Shares of CareDx (NASDAQ:CDNA), a diagnostics company geared toward transplant recipients, are falling in response to forward-looking revenue projections that suggest a slowdown ahead. Despite the company issuing an otherwise positive third-quarter report, the stock has tumbled 12.2% as of 1:16 p.m. EDT on Friday.
When CareDx reported second-quarter earnings three months ago, it predicted total revenue would climb to a range between $123 million and $125 million. When reporting third-quarter results, management tightened that range to between $124 million and $125 million but didn't raise expectations at all.
Third-quarter revenue grew 60% year-over-year to $34 million, and 72% year-over-year to $91 million during the first nine months of 2019. Unfortunately, the company's full-year revenue projection suggests revenue won't rise at all between the third and fourth quarters this year.
During the earnings call, CareDx management explained the fourth quarter is generally softer than the rest of the year because patients don't like visiting transplant centers during the holidays, and the explanation holds water. In the fourth quarter of 2018, the company reported 23 fewer heart transplant tests under the AlloMap brand than during the previous three-month period.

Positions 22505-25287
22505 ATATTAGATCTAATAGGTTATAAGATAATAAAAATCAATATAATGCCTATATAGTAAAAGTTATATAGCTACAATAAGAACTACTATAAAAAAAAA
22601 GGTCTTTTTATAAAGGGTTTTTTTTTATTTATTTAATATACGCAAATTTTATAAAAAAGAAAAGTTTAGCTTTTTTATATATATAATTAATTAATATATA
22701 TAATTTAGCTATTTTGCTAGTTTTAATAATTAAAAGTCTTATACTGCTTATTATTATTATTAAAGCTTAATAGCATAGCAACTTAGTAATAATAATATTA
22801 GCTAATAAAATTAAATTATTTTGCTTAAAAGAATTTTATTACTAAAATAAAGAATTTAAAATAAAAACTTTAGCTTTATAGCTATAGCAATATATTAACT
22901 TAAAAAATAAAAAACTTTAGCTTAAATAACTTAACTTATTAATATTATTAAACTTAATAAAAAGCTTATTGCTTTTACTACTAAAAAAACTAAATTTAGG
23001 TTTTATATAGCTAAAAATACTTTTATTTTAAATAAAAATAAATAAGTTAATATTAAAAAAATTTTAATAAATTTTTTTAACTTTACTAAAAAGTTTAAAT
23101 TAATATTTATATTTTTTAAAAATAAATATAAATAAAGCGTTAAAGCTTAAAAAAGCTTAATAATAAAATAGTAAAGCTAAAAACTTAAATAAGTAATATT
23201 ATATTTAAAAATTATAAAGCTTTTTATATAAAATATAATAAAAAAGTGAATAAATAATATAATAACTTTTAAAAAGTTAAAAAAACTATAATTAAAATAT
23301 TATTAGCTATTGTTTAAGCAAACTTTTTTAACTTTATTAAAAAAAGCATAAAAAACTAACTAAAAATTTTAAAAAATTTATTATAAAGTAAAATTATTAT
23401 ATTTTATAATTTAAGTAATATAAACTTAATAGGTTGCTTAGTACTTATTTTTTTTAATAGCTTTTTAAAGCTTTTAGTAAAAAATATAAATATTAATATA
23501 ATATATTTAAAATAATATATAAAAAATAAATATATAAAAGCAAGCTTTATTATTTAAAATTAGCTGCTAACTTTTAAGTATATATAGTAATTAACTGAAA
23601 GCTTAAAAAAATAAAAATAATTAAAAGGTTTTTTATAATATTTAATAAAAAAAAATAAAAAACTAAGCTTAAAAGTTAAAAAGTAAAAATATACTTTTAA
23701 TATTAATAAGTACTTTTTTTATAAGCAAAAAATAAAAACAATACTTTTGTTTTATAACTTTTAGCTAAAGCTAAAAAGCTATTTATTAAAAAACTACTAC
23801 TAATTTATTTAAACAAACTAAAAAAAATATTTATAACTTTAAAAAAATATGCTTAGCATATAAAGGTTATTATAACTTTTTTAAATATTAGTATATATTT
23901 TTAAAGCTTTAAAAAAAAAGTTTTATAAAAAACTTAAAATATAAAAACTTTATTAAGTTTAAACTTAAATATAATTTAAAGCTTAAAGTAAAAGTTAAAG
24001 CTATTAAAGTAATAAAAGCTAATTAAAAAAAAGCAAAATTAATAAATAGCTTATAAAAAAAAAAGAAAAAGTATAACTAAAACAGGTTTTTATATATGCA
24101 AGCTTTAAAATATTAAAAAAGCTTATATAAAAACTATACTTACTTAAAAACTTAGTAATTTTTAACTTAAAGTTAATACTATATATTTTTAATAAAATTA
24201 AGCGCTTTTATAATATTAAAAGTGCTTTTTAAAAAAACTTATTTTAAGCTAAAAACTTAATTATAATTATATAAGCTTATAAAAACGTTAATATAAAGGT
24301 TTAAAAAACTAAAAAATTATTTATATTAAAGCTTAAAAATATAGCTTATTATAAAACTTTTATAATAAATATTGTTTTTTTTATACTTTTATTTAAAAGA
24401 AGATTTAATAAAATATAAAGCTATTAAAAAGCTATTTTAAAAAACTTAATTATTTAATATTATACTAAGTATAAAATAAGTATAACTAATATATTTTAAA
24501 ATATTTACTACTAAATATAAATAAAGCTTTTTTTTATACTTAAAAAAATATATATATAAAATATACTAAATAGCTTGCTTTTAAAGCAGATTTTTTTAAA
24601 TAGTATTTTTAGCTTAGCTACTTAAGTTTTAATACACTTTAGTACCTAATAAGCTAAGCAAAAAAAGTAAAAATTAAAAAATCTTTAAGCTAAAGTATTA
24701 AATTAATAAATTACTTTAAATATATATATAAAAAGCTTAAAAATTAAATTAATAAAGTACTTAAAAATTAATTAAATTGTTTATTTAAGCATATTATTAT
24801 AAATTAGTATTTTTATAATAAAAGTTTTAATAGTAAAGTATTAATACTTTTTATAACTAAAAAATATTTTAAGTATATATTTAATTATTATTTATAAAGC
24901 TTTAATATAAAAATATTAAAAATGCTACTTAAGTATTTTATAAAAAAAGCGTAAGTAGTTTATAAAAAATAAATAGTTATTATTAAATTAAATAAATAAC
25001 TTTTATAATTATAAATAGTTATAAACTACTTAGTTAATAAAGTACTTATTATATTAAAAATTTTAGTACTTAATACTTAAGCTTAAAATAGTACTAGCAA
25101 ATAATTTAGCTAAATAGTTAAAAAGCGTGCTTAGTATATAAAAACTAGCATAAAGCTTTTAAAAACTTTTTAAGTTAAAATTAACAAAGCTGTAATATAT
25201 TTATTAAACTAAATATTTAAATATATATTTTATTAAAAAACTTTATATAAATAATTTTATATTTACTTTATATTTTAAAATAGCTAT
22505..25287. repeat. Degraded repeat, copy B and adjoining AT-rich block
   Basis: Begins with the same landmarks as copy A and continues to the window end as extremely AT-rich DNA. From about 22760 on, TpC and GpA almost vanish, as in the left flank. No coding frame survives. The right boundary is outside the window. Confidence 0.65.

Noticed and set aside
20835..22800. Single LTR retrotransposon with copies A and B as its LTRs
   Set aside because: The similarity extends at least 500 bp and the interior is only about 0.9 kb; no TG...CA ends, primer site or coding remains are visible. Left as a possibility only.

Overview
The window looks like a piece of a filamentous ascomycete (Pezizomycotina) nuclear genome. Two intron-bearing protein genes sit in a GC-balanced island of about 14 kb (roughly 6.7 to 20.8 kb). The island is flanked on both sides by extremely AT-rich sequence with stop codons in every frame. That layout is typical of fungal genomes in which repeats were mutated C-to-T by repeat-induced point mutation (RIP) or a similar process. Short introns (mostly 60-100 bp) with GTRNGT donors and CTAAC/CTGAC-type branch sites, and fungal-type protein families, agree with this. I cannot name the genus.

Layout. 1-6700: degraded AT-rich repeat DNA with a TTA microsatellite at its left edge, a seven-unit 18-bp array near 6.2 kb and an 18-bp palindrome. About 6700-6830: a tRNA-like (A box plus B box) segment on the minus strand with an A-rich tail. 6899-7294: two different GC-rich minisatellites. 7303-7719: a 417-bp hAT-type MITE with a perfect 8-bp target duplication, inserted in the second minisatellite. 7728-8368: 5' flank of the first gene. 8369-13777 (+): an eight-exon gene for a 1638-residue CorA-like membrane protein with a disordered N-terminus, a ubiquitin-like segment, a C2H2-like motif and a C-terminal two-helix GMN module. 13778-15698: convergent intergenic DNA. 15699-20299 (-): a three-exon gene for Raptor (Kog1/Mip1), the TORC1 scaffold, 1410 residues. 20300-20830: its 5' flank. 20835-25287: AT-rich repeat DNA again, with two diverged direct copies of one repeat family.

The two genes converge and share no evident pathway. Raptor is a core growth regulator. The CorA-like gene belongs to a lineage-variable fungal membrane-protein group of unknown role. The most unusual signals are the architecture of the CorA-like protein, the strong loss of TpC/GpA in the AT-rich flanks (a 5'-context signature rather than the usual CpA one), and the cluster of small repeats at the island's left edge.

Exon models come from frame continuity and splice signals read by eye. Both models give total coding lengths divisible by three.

AlloMap's been a Medicare-covered service since 2006, but AlloSure crossed this line about two years ago. Pent-up demand for a kidney transplant test that uses cell-free DNA from a simple blood draw was still unwinding late last year, which led to a quarter-over-quarter increase of 867 tests. The company doesn't necessarily expect AlloSure to begin experiencing seasonal dips in the fourth quarter, but it's better to underpromise than underdeliver.
Today's losses have lowered CareDx's market cap to $985 million, or around 9.2 times trailing sales. Perhaps the company won't be able to produce 80% year-over-year growth in the quarters ahead, but at its recently depressed price, this healthcare stock doesn't need to report eye-popping growth for investors to realize a market-beating return.